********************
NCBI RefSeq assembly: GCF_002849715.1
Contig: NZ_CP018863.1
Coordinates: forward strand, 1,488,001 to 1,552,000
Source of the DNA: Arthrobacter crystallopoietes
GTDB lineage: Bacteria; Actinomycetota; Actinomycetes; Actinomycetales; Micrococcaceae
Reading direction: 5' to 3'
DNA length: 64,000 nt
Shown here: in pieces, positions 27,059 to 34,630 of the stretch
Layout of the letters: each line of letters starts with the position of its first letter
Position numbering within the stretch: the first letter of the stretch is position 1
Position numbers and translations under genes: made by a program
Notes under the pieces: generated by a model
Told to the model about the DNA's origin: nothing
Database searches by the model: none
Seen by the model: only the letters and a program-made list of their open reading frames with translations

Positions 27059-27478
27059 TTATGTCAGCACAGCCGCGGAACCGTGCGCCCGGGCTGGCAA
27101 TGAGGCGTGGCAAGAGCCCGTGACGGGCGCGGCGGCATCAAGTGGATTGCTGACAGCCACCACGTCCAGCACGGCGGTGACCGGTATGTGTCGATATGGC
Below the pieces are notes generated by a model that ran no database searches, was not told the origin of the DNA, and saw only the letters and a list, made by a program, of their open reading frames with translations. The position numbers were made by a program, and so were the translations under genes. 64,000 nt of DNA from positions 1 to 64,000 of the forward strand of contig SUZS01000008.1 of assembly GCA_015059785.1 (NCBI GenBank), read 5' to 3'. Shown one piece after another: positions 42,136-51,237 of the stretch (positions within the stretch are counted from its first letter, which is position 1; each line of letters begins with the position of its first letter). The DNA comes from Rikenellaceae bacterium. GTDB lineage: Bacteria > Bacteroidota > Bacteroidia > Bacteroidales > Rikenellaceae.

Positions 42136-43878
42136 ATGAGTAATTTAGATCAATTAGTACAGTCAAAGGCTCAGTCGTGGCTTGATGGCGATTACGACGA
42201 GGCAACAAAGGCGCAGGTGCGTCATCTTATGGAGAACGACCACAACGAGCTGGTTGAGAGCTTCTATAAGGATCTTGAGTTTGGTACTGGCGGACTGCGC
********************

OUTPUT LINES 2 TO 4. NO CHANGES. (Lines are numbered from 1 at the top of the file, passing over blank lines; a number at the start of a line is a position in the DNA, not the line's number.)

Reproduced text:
Contig: NZ_CP018863.1
Coordinates: forward strand, 1,488,001 to 1,552,000
Source of the DNA: Arthrobacter crystallopoietes